Lisa Ramsey was at bible study one Tuesday night and, afterward, saw emergency lights as she went to her car.
She said to herself that she hoped no one died, but someone did, two blocks from St. Sabina Church on the South Side.
“That young man died while we were in bible study. And I said, ‘You know what? That is unacceptable. What can I do to make a difference?'” Ramsey asked herself.
She’s now a member of St. Sabina’s Steering Committee Against Gun Violence. The South Side Catholic parish is not the only predominantly black church in the city that’s preaching more than the gospel. While committed to their faith and community involvement, more are expanding into social and political activism.
According to a study from the Pew Forum on Religion and Public Life, 61 percent of blacks say houses of worship should express their views on social and political matters, while 36 percent say churches should avoid these topics. In Austin, the LEADER’s Network, composed of several Austin and West Side churches, have been involved in such issues as police brutality, education, and health care reform.
St. Sabina and its pastor, Fr. Michael Pfleger, have long been involved in social and political issues in Chicago. Since becoming the church’s pastor in 1981, Pfleger has led a relentless campaign against racism, drugs, alcohol and gun violence; not only in its neighborhood, but throughout the city. And he believes a person can’t truly be a follower of Christ unless he or she is an activist.
“People say, ‘Well, why do you do what you do?’ My question is: ‘Why aren’t you doing it?'” asked Pfleger.
Chicago resident Cleora Murff, who lost her daughter, Vanity, to gun violence last year, supports the church’s activism.
“It is pertinent that the churches, and next-door neighbors, get involved,” she said. “It’s going to take us all collectively to get something done.”
While most blacks say they support the black church in expressing its views on social and political issues, support among the general population is not as strong, according to the Pew study.
More than half of the general public, 52 percent, believe the church should stay out of politics, while only 45 percent say churches should get involved in those issues.
“Some people say the church is only limited to preaching. I don’t think so,” said Pastor Steve Jones, president of the Baptist Pastors Conference in Chicago, noting that the bible doesn’t discourage social activism.
Although some may identify the black church and social activism historically with Dr. Martin Luther King Jr. and the civil rights movement, the beginnings actually date back as far as slavery, according to Dwight Hopkins, theology professor at the University of Chicago.
Hopkins recalled the black church in that period was referred to as the “invisible institution,” when slaves met secretly in worship services.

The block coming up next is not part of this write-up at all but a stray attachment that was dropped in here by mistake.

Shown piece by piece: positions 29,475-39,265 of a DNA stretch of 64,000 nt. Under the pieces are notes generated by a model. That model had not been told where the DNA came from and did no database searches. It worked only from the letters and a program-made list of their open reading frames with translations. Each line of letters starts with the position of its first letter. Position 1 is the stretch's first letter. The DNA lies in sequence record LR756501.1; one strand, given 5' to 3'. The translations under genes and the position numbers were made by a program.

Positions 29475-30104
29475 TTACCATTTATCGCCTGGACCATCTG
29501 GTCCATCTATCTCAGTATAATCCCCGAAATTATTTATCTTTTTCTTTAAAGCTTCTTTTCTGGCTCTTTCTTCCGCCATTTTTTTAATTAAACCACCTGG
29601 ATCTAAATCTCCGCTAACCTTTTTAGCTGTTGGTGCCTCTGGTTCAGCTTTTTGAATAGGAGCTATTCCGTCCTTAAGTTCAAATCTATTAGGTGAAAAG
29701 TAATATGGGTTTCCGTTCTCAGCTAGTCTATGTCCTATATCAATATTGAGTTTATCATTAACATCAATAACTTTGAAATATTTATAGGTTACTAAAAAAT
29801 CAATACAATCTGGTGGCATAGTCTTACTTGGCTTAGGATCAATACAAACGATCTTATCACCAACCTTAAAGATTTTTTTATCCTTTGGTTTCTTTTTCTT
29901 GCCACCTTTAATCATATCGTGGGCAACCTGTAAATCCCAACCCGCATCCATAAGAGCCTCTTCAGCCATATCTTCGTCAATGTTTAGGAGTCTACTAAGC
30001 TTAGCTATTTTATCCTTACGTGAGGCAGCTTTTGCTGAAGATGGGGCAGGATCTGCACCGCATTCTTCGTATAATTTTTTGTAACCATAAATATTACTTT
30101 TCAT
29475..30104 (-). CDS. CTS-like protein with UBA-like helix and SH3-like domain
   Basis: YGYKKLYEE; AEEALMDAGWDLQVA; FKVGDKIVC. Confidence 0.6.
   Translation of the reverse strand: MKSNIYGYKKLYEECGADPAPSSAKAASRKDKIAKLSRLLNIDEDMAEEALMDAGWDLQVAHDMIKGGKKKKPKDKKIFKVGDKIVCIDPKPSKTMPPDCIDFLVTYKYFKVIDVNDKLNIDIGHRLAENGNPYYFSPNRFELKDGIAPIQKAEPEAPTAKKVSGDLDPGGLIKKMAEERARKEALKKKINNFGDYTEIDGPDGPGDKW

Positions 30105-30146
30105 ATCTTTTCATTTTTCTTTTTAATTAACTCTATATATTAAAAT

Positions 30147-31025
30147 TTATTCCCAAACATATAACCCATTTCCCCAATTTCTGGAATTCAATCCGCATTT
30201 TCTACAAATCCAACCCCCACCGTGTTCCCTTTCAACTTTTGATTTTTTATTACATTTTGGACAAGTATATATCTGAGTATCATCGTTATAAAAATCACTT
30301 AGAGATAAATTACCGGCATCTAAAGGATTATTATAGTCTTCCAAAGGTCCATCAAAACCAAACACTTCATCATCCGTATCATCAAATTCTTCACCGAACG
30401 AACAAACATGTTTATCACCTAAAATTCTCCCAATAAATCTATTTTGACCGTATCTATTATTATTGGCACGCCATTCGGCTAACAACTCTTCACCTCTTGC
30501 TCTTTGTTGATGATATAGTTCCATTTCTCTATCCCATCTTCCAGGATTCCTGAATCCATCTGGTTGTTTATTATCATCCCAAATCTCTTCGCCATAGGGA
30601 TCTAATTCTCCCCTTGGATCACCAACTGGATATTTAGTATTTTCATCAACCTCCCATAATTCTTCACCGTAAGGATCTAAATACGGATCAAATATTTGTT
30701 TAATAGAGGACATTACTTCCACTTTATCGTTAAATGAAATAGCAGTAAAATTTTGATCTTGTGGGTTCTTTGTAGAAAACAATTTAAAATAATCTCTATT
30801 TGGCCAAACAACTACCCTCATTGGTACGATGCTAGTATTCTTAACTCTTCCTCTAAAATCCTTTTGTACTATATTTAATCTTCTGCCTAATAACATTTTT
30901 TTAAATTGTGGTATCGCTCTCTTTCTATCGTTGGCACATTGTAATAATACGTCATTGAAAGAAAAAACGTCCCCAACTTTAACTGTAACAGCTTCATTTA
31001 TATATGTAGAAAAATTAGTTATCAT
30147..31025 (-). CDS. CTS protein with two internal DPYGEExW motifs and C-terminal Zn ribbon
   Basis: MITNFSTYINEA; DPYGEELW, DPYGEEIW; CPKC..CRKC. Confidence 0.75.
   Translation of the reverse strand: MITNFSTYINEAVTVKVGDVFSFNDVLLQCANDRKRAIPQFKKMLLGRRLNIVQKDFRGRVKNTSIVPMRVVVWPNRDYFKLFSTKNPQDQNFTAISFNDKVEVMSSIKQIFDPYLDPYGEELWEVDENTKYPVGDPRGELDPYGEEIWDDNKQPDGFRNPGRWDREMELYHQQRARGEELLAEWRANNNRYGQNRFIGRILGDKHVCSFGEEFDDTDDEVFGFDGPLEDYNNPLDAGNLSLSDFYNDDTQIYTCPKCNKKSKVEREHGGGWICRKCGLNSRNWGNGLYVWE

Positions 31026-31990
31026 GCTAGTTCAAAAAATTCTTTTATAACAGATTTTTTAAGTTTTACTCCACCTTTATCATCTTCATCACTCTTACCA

“They were focused primarily on slavery and overthrowing the slave system in the South,” he said.
Politics had a large part in founding a major black denomination: the African Methodist Episcopal church, in 1787. Hopkins explained that the white churches in Philadelphia would only let blacks pray in their congregation if they were segregated. Today, that black church has grown influential, evidenced by politicians who make trips to black churches to garner support, and votes.
“Who talks to more folks in a sitting than a pastor?” said Jones, pastor of Praise Tabernacle Deliverance Baptist Fellowship Church, 9511 S. Commercial on the South Side. “The politicians understand they need us for the votes. But after the election, you don’t hear from them anymore. To me, that’s a travesty.”
Along with having politicians come and talk to their members, some ministers use services or other special events to speak out on issues that affect both blacks and the general public. Pfleger, for instance, has been involved in protests dealing with the War in Iraq.
But one topic that some ministers don’t touch is telling their parishioners or members how to vote. And according to the Pew study, 58 percent of blacks say churches and other houses of worship should not come out in favor of political candidates. For the general population, 66 percent agree. Pfleger said he has never told anyone who to vote for from the pulpit.
One of the most well-known events involving Pfleger occurred in May 2008, when he delivered the now-infamous sermon at Chicago’s Trinity United Church of Christ that involved comments critical of then-presidential candidate Hillary Clinton. Pfleger said he was invited by Trinity to speak on the topic of race.
“First of all, I did not know that it was to a public audience,” he insists, referring to the video that later surfaced of his sermon. “I was speaking to that church. No one ever told me this was going to be going out public.”
Pfleger apologized for his mannerisms, but does not apologize for his message.
“I do believe entitlement is a reality in American society today,” he said.
And while some approve of the black church tackling certain secular issues, some wonder why they are more silent on issues such as homosexuality and abortion. Praise Tabernacle’s Jones said that every activist, as well as churches and neighborhoods, should tackle issues that are more prevalent in their community. But in the black community, he added that his priority is people dealing with medical care issues and poverty.
“I’m dealing with life and death and immediacy needs and so are my pastors,” said Jones.